Don’t be naïve about app permissions and your privacy by assuming third-party apps regard you as the customer when selling your data is their entire business model.
Real End-to-End Encryption
Getting a phone with military-grade encryption from ChatMail ensures that nobody but the intended recipient will ever be able to access what you are trying to send them or obtain any other information on your phone.
With ChatMail, the user is never the product! Our product is world-class cybersecurity that makes it completely safe to use popular smartphone functions. ChatMail provides integrated end-to-end encryption with a custom-developed messaging protocol known as “ChatMail Advanced Messaging and Parsing Protocol,” encompassing both our PGP and Elliptical Curve Cryptography.
A user needs a private key that only they have on their phone to access and decode the messages sent to them. The Key Exchange utilizes the Double Ratchet Algorithm, combining the cryptographic ratchet based on the Diffie-Hellman key exchange and a ratchet based on the key derivative function.
Without getting too technical, ChatMail is designed to give non-technical users the best security available, but in a way that’s practical. Historically, phones designed for maximum security were too cumbersome to use for everyday purposes, and sometimes required technical expertise most people lacked.
ChatMail offers users a wide variety of features they can use with one press of a button the way they would on other phones, only with significantly enhanced security:
- Phone calls
- Voice messages
- Group chats
- Anonymous group chats
All the functionality you’d expect from an ordinary phone is available only with world-class security too.
Security Beyond Encryption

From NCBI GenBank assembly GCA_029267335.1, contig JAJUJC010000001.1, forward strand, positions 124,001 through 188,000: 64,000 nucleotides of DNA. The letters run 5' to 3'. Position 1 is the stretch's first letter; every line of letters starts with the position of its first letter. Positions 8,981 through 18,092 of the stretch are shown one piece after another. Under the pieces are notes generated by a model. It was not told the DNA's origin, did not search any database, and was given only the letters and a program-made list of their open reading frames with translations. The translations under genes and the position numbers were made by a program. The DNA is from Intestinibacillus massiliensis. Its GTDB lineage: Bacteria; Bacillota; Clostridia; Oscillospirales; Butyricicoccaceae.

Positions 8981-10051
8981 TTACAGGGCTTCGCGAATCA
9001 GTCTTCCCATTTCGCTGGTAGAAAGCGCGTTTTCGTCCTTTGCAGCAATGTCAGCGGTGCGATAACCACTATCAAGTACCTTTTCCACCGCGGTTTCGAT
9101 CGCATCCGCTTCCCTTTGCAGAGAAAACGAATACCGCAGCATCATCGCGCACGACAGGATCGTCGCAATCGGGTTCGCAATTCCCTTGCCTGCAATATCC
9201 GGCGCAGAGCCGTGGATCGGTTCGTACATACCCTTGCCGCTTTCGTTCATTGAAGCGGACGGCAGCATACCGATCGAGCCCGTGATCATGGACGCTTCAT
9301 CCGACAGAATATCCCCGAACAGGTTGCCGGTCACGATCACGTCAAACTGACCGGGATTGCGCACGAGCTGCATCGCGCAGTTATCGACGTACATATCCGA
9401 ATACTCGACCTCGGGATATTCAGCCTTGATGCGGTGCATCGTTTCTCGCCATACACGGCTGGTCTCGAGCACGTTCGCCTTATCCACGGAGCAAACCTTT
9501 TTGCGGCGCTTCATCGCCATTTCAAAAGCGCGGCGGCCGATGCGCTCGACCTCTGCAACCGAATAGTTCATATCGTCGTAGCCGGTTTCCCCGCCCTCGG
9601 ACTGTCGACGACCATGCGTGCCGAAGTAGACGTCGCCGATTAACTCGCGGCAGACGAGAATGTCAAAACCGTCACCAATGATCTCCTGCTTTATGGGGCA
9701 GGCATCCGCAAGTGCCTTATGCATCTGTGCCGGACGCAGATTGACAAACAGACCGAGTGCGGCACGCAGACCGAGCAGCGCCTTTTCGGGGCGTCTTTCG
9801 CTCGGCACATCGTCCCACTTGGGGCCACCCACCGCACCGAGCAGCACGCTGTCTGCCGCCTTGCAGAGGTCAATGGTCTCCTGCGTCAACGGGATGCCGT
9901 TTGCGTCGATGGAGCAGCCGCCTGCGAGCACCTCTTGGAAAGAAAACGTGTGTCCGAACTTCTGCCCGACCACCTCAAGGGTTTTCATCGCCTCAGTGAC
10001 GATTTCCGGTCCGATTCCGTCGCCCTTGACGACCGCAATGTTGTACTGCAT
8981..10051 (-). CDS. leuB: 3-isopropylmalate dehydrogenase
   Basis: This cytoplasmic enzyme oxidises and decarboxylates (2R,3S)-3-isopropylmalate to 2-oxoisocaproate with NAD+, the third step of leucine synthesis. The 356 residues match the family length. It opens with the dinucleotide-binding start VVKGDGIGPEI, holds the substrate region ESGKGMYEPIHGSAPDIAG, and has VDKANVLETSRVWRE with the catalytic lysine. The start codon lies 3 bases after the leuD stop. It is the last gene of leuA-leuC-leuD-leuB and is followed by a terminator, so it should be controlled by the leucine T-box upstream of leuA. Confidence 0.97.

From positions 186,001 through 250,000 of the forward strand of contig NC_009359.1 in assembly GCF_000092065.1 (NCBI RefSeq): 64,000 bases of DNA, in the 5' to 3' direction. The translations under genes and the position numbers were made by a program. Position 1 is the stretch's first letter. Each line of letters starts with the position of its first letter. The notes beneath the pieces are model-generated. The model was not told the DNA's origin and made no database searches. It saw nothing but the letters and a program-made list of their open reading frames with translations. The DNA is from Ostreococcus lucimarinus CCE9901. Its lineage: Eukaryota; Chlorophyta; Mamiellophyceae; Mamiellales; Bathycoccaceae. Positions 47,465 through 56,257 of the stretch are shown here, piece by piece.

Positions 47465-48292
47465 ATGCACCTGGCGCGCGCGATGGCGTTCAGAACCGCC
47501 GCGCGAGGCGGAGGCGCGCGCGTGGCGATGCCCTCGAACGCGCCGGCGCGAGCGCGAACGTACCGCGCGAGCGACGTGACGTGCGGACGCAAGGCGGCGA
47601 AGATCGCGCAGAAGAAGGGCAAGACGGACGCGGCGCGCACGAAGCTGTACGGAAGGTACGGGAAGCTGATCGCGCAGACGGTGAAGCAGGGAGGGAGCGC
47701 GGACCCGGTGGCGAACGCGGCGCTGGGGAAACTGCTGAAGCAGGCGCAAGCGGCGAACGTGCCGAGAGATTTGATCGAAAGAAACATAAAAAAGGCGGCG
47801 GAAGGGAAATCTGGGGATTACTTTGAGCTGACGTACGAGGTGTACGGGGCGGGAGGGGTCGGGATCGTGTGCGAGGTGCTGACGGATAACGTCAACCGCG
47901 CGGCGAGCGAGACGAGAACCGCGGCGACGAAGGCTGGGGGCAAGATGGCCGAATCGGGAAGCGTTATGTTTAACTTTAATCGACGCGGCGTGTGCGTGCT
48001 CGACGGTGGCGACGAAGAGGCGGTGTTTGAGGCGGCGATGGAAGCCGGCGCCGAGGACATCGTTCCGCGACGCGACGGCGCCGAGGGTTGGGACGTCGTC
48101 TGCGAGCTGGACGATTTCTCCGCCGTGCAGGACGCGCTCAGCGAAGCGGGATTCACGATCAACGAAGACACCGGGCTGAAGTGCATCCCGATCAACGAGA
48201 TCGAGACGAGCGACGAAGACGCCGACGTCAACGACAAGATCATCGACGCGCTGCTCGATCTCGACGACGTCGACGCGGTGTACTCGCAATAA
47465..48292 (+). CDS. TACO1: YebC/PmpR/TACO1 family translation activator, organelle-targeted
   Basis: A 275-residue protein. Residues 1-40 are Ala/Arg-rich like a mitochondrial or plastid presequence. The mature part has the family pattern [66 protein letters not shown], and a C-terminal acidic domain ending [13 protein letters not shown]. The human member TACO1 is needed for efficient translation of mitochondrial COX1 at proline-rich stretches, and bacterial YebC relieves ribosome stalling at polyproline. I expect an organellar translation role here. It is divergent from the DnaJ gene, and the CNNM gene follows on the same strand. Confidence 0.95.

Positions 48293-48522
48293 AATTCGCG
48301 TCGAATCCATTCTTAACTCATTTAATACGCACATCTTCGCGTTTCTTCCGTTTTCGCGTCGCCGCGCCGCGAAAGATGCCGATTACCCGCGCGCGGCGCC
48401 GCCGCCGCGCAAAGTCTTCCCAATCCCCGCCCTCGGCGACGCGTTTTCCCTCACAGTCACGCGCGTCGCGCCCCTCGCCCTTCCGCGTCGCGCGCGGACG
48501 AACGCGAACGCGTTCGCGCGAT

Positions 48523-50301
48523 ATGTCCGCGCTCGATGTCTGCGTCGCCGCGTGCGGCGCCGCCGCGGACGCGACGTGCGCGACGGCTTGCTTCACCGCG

Finally, comprehensive security entails more than just encrypting messages from end to end. Additional security functions on the phone work to ensure all your information remains private:
- Duress and tamper-proofing: If the phone detects someone is trying to break in, all your sensitive data will be destroyed.
- Self-Destructing Messages: Set a message to self-destruct, and it will vanish after a set amount of time. A message set to self-destruct can’t be saved, favorited, or forwarded.
- Private keys never leave the device: Private keys are created on the device using random generated entropy, the strongest key pair possible. Your private key will remain permanently on the device.
Modern telecommunication security means knowing that the content on your phone remains confidential, except with the people with whom you meant to share this information. Whether you’re preventing a hacker from intercepting a message or ensuring that someone who stole the physical phone can’t access private information, your sensitive data will always remain confidential.
“Free” apps aren’t really free. The only reason they don’t charge you to download them is that they can make more profit by selling your data to marketers than they would make by charging you a download fee.